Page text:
Leveraging Carbon Capture, Utilisation and Storage for Energy Transition
Carbon Capture, Utilisation and Storage (CCUS) is becoming an important solution to manage greenhouse gas (GHG) emissions across a range of large-scale energy and industrial systems. CCUS development at scale is now recognised as a prerequisite for decarbonisation and essential to meeting net-zero targets within the timescales set by governments in major developed economies.
By Allan Baker, Managing Director, Global Head of Power, and Ben Arnott, Managing Director, Head of Energy Finance and Advisory, South East Asia
The potential of CCUS in Asia
While it is regarded as a high-potential and scalable industry, CCUS has yet to make inroads in Asia, except for China. There is urgency to make rapid progress with the need for economies in the region to decarbonise and make good on their commitments to the Paris Agreement.
With a backdrop of rapid industrial development and increasing per-capita energy usage in the region, a transition in the way electricity is produced will not in isolation reduce GHG emissions to the net zero levels required. As countries need to look at removing carbon dioxide from their fuel combustion and industrial processes, CCUS could be a viable solution, as long as key factors concerning government support and regulatory framework are met.
Carbon taxation as a driver
In a drive to develop low-carbon energy and industry, CCUS has already become a key element of energy policies in certain markets of the European Union, in the United Kingdom, the United States and also in China. New carbon taxation and carbon trading schemes have been supporting these long-term CCUS ambitions.
A stringent carbon taxation system is able to drive rapid CCUS development as it effectively recognises there is a cost to emitting carbon. There are wider considerations, however, not least the viability of the underlying businesses that try to reduce or offset their emissions with or without access to sequestration projects. While the universal application and extent of carbon taxation across a large part of the economy is critical, it should be focused on industries, such as CCUS, able to respond to the appropriate incentives for energy conservation. It is equally important to ensure that carbon taxation does not lead to carbon ‘leakage’, with emitters moving from high to lower taxation jurisdictions.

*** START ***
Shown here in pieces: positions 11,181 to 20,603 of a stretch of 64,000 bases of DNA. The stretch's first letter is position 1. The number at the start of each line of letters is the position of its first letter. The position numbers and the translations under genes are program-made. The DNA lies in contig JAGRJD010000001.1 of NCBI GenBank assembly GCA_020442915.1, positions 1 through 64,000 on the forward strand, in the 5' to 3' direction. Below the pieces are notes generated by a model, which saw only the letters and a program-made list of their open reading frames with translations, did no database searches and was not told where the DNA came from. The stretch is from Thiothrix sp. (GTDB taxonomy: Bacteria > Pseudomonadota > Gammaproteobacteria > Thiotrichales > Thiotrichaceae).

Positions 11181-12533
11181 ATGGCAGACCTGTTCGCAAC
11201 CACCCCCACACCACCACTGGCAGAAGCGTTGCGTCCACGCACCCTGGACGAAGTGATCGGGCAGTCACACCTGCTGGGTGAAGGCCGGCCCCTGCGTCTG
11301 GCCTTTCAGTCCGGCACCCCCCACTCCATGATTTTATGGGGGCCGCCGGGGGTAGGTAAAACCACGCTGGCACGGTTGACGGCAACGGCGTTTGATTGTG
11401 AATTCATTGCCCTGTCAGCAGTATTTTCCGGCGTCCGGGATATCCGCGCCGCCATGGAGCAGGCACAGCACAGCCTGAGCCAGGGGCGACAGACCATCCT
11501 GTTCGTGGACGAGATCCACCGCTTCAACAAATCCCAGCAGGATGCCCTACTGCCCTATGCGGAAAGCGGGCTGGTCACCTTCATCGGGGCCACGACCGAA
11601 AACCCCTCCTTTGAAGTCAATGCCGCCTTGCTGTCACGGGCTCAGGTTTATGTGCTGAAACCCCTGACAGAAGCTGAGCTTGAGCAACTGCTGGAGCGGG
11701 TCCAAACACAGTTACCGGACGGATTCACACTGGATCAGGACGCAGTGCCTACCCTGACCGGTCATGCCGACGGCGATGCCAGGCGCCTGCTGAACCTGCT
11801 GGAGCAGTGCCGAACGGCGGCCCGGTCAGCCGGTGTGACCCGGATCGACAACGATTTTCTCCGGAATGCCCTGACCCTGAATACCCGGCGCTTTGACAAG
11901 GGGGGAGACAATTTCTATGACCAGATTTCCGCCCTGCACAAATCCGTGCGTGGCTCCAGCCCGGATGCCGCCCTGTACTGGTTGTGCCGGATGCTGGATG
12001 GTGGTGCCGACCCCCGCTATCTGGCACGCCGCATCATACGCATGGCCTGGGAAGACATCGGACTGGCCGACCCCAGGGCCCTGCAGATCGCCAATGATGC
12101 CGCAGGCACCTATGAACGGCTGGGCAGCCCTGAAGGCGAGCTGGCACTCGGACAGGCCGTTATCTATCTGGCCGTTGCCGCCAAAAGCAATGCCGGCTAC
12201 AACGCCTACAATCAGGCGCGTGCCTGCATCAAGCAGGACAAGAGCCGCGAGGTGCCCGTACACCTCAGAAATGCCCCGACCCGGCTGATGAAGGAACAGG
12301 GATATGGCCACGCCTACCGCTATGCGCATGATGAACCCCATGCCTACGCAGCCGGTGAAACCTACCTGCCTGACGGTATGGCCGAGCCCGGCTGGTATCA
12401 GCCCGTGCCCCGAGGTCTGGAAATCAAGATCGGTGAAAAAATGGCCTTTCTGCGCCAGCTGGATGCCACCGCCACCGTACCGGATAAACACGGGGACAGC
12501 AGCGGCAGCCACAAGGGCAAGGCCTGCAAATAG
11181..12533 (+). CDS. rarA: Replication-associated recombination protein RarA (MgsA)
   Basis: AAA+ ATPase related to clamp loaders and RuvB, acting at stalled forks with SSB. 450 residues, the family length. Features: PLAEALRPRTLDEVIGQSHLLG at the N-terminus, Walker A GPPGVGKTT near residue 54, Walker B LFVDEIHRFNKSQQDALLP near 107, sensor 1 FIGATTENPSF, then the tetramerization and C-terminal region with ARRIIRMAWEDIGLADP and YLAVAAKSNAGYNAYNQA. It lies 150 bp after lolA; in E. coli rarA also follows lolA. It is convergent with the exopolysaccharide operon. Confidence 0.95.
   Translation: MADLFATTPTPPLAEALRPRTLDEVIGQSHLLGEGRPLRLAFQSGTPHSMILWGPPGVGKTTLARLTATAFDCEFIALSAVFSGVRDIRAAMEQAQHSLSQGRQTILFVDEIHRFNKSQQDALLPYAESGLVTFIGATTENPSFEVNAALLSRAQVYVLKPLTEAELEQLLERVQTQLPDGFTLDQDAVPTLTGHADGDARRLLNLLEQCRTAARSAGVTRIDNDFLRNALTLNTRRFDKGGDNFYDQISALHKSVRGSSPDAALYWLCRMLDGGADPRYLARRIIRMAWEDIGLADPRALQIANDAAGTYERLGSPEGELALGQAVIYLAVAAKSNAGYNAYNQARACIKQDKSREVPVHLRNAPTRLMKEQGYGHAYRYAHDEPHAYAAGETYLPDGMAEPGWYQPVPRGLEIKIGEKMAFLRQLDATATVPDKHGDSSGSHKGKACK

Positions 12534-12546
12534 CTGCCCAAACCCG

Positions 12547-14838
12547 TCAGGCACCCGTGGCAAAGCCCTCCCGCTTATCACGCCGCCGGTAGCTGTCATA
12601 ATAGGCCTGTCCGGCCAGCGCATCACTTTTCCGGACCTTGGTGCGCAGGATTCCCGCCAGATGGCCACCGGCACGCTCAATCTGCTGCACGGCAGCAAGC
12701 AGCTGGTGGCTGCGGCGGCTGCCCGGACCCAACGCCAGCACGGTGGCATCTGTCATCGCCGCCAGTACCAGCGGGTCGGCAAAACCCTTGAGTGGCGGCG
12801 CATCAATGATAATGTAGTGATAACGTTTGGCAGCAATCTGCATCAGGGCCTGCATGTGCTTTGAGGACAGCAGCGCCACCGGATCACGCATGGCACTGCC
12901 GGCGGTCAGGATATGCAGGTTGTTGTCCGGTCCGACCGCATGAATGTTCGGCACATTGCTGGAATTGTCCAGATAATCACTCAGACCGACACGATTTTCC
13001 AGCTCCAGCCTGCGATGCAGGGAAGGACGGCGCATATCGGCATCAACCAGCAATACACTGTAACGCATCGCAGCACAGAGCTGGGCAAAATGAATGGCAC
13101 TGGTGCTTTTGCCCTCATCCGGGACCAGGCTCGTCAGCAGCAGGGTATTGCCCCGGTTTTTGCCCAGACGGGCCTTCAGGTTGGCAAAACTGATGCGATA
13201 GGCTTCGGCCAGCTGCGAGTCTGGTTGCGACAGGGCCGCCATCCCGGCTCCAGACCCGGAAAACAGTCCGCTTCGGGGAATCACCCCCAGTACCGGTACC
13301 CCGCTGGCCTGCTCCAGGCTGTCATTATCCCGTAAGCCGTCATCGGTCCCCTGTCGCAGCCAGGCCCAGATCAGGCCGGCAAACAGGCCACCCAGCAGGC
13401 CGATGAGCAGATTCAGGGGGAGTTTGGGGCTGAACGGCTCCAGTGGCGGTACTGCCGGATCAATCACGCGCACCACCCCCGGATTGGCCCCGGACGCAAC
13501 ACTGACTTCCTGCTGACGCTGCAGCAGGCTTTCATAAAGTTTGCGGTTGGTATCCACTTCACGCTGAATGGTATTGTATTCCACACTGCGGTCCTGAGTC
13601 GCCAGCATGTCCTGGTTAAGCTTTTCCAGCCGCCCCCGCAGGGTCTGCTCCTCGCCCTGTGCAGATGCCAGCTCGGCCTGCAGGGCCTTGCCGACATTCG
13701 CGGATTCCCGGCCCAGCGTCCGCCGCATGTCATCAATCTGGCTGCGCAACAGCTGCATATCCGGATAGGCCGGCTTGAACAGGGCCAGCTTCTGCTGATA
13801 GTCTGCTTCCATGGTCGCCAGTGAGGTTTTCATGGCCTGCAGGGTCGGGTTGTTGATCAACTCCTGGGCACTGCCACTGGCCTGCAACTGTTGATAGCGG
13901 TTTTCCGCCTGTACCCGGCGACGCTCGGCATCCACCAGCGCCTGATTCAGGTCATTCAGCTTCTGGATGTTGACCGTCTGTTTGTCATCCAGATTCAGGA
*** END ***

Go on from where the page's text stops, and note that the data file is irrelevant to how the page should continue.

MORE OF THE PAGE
While favourable carbon tax incentives and grants can accelerate the development of the CCUS industry, a number of established CCUS projects have also helped to further define technological and commercial parameters for the sector. These have put carbon capture on the agenda of the world’s largest energy companies. If the current trajectory continues, we could see the first commercially financed projects take off in the US, UK or Norway.
The need for government support
Some aspects of CCUS, such as risk allocation, project economics and fiscal stability, need to develop before the financial sector can commit significantly, making the industry more appealing to businesses and investors. Government grant funding and revenue support mechanism, similar to those implemented for renewable energy, is proving vital: they allow potential partnerships, the development of industrial hub concepts and boosting complementary decarbonisation channels such as clean hydrogen production.
A recurring question is the potential risk of sequestered carbon dioxide leaking. The history of oil and gas operations is backing the very low probability, as carbon dioxide is to be stored in the same reservoirs where hydrocarbons have been trapped for millions of years. From a financier’s perspective, the low-probability but high-impact risk could be partially mitigated by the insurance industry, but in some jurisdictions the role of government may need to be the insurer of last resort - a key discussion point when creating CCUS policy frameworks.
Government have therefore a key role to play in creating a compelling vision for the future of CCUS and building public confidence for the impact of reducing GHG emissions. As well as setting policies, governments are able to provide strong regulatory and incentive mechanisms to implement CCUS projects, facilitating the development of solutions in complementary parts of the CCUS value chain.
A growing momentum
The recent investment made by Singaporean sovereign wealth fund GIC and Japanese trading house Mitsui & Co. Ltd in Storegga Geotechnologies, a leading independent CCUS developer, is showing that CCUS is making its move into the global mainstream. It should become an attractive opportunity for the finance community and investors as a range of businesses seek to decarbonise, stimulating significant investment in how carbon dioxide is captured, sequestered, transported and used.
With the right government support and regulatory frameworks in place, we are confident that CCUS is a high-potential sector in the global economy’s transition to net zero. Societe Generale’s role in supporting businesses is firmly rooted in our focus on, and expertise in, advising on and financing the energy sector’s transition to a better and sustainable future. We are well placed to evaluate opportunities in the CCUS arena as an experienced financial advisor on a number of projects in Europe, the UK and US.